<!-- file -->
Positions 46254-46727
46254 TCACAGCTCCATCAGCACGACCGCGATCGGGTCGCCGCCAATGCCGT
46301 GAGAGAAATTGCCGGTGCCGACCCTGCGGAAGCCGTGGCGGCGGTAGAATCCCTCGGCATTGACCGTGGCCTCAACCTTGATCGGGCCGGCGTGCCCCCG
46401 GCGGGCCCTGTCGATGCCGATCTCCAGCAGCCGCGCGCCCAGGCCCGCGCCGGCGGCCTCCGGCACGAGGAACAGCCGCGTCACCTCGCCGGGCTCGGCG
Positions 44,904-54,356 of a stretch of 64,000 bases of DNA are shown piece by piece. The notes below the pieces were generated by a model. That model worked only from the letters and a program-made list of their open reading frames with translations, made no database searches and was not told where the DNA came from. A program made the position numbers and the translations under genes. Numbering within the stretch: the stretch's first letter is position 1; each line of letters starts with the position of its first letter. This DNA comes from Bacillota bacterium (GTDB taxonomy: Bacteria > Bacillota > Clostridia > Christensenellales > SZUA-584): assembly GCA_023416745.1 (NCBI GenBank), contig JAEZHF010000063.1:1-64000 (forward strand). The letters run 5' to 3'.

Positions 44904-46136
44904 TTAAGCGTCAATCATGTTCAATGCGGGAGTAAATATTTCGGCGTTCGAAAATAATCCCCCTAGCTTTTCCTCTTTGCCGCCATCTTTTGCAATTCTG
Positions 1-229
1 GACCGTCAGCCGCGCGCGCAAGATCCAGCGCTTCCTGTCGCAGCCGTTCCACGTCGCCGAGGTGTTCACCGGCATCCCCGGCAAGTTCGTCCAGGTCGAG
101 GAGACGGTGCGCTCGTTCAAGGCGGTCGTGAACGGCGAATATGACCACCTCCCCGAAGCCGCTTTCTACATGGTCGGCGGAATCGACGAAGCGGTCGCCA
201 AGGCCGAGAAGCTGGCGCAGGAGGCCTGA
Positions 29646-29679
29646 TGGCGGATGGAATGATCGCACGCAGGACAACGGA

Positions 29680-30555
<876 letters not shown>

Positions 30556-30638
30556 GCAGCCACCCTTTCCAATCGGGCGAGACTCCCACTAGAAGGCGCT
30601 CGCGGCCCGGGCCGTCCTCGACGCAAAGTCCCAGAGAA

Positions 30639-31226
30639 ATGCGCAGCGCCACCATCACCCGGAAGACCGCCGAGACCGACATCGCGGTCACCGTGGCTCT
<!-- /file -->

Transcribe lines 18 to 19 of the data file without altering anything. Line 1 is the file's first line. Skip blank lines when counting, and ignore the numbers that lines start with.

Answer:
30601 CGCGGCCCGGGCCGTCCTCGACGCAAAGTCCCAGAGAA

Positions 30639-31226